They generally assist the main photographer and will make setting up for shots quicker, will assist in arranging people and will be the one running back to the car to get equipment so your main photographer can keep shooting and not miss that key moment.

It also gives you the opportunity to get some pictures of the groom and his groomsmen getting organised in the morning as the bride is typically the focus of bridal preparation.

Not Getting Help Organising Your Guests

There is a very good chance your wedding photographer does not know your friends and family.

“Designate someone that you trust and who knows your family and friends to be in charge of organising people for the formal group shots. That person can gather the people needed, direct them on what shots they will be in, and then release them when they are done. It keeps things moving quickly, smoothly, and enjoyably.”

Trying to Make Things “Perfect”

“Just have fun — whether it’s getting a little cake on your face or some little detail that didn’t turn out 100 percent like you had hoped, go with it, have fun, and keep smiling. The photos will be so different if the bride is scowling at her new hubby, don’t you think?”

Trying to Pose

“A good photographer gives direction for a reason: to get the best moments and shots from the day. In most cases, they will not micromanage every detail or it will look fake. Just placing the couple in beautiful light and a little direction gets the best results.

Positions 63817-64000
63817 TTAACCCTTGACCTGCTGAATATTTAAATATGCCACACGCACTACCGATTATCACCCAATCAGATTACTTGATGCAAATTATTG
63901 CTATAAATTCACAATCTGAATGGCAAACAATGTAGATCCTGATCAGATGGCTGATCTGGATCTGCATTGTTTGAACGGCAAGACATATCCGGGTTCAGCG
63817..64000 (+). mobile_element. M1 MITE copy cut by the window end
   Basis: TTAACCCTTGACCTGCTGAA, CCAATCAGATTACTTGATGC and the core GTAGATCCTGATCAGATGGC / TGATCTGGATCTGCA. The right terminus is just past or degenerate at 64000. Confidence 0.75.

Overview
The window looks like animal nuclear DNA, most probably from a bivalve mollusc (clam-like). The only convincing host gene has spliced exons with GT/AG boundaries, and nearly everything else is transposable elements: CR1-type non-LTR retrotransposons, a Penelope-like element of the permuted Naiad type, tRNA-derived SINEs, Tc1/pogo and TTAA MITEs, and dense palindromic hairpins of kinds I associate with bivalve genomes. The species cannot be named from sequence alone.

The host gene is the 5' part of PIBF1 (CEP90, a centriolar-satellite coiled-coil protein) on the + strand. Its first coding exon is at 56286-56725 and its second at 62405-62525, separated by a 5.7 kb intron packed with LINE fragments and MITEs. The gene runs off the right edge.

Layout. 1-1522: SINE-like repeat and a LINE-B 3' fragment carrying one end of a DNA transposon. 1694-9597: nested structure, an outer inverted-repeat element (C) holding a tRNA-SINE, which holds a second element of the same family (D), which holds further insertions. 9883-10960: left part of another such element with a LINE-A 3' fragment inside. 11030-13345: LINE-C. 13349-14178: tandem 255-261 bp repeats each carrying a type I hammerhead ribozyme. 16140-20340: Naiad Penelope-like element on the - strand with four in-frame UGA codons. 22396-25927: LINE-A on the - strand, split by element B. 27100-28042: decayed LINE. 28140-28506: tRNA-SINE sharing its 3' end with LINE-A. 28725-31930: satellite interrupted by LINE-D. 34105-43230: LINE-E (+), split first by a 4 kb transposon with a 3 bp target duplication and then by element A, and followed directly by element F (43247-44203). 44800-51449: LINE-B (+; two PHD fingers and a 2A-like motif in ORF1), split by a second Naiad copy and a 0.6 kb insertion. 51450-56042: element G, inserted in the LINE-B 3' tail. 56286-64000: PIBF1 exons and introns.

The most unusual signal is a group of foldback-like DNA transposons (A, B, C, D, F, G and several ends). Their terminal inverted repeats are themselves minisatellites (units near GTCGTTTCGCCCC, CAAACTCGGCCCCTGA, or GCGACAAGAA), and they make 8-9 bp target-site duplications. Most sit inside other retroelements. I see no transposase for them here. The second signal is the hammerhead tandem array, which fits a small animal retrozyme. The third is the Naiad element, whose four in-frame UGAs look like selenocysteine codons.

The best thing to do is to relax and act naturally. Be in the moment. Be hopelessly in love with each other – the pictures will turn out amazing!”

Looking at the Camera All the Time

I love eye contact in pictures but many couples want candid photographs, but they always feel like they need to look up at the camera and stop what they are doing. It could be an instinct but remember. unless the photographer asks you, try to act natural and ignore them for the best journalistic shots.”

Not Providing a List of “Don’t Takes”

Almost as important a the list of “we want photos like this” can be the list of “please don’t take this”. This could be anything from some cheesy staged images to yo being photographed from a certain angle. Talk openly about your likes and dislikes with your wedding photographer to get the best from them.